Tennessee Wildlife Federation recently hosted the 52nd Annual Conservation Achievement Awards. The ceremony was held in Nashville and presented 17 awards to recipients from all corners of the state.
“We started these awards more than a half-century ago because we recognized that conserving our wildlife and natural places is the work over every Tennessean,” said Michael Butler, CEO of Tennessee Wildlife Federation. “No one organization or person, no matter how big or influential, can do it on their own.”
The ceremony was emceed by WSM and Grand Ole Opry personality, Bill Cody. Each winner received their award from Tennessee Wildlife Federation Board Chairman, Ric Wolbrecht.
“Tennessee Wildlife Federation is proud to hold up the meaningful work of our award winners as examples for others to follow,” said Butler.
The event was sponsored by Bridgestone, PCA (Packaging Corporation of America) and First Tennessee.
The honorees of the 52nd Annual Conservation Achievement Awards are:
J. Clark Akers Award – Dr. Jack Gayden of Memphis
Z. Cartter Patten Award – Jack Muncy of Norris
Conservationist of the Year – George Lindemann of Grandview
Chairman’s Award – Chris Koch of Germantown
Conservation Legislator of the Year – Senator Mike Bell of Riceville
Land Conservationist of the Year – Dr. David Sloas of Cordova
Water Conservationists of the Year – Wayne and Adrian Bomar of Shelbyville
Forest Conservationist of the Year – Clarence Coffey of Crossville
Wildlife Conservationist of the Year – Conservation Fisheries based in Knoxville
Conservation Organization of the Year – Tennessee Naturalist Program
Conservation Educator of the Year – Tish Gailmard of Signal Mountain
Conservation Communicator of the Year – Margie Hunter of Nashville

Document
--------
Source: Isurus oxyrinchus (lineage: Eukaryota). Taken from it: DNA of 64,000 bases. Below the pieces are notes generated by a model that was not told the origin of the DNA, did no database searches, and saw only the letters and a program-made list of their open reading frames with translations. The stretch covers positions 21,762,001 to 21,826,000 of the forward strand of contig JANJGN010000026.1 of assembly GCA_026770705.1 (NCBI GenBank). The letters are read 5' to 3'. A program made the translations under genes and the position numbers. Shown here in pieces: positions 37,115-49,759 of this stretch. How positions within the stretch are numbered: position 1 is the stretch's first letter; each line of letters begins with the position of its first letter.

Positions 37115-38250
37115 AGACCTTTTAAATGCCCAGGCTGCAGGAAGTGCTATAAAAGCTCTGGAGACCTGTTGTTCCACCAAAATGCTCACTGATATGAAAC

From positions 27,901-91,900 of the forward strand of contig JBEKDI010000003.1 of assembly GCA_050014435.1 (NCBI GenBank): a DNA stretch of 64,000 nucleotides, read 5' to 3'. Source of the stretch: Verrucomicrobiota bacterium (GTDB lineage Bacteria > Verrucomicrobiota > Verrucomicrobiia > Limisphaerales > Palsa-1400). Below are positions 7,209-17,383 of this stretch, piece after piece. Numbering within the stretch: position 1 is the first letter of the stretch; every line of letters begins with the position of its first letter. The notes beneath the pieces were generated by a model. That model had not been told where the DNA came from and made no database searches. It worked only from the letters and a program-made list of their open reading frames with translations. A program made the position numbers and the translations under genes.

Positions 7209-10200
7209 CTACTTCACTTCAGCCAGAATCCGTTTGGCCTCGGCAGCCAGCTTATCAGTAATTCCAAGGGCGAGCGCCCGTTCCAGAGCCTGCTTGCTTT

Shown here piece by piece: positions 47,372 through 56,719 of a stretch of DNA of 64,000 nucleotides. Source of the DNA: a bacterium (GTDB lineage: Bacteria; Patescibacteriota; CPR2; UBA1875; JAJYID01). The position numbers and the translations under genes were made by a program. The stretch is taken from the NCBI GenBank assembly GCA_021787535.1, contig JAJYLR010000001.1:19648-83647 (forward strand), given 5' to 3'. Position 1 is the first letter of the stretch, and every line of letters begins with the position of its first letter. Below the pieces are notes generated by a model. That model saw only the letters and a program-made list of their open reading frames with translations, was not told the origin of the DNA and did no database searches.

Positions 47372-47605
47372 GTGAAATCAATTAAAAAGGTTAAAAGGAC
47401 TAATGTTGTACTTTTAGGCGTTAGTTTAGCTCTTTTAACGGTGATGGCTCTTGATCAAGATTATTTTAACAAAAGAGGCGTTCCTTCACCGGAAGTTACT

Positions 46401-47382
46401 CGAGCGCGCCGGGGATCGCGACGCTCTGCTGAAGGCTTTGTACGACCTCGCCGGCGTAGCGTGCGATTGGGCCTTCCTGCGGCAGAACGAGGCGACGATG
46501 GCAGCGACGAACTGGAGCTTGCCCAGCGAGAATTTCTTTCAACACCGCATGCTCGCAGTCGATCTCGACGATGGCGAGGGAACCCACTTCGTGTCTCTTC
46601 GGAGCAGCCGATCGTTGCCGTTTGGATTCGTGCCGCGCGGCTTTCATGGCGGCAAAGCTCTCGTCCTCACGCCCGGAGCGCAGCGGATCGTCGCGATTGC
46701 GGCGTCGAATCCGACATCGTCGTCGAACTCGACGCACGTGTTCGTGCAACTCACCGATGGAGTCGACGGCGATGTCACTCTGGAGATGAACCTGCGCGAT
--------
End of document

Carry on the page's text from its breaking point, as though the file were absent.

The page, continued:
Youth Conservationist of the Year – Bobby Wade, Jr. of Memphis
Gedeon D. Petit Memorial Award – Pandy English of Franklin
Hunter Education Instructor of the Year – Darrell Bernd of Shelbyville
On Target Award – Boyd Wade of Memphis
Dan & Cherie Hammond Sharing the Harvest Award – Fred Heitman of Knoxville
J. Clark Akers Award
Dr. Jack Gayden
The J. Clark Akers Award recognizes many years of dedicated, effective, and valuable service to Tennessee Wildlife Federation. Dr. Gayden has been an enthusiastic and unyielding booster of the Federation. A lifelong and well-traveled hunter and angler, Dr. Gayden recognized the organization’s potential to be one of the top conservation nonprofits in the state and stepped in to help it get there. He engaged with the Tennessee Scholastic Clay Target Program, launched the school-based Hunger Challenge, and supports the Federation’s Conservation Policy work. A former Board Chair, Dr. Gayden’s leadership always embodies a personal touch that demonstrates his genuine care for the organization and the people who make it.
Z. Cartter Patten Award
The Z. Cartter Patten Award honors a lifetime of service to the cause of conservation. Mr. Muncy’s natural resource management and land stewardship career with the Tennessee Valley Authority stretches more than four decades. His on-the-ground projects have covered more than 100,000 acres and 50 miles of waterways. He’s also influenced practices that improved TVA’s 20,000 miles of transmission right-of ways. His projects include leading a reclamation project that addressed 12,000 acres of abused lands that Apollo astronauts saw and called “a huge scar on mother earth.” Mr. Muncy also spearheaded the planting of more than 20 million trees, 6 million shrubs, and the aerial dispersal of 1.1 million pounds of seed mixtures.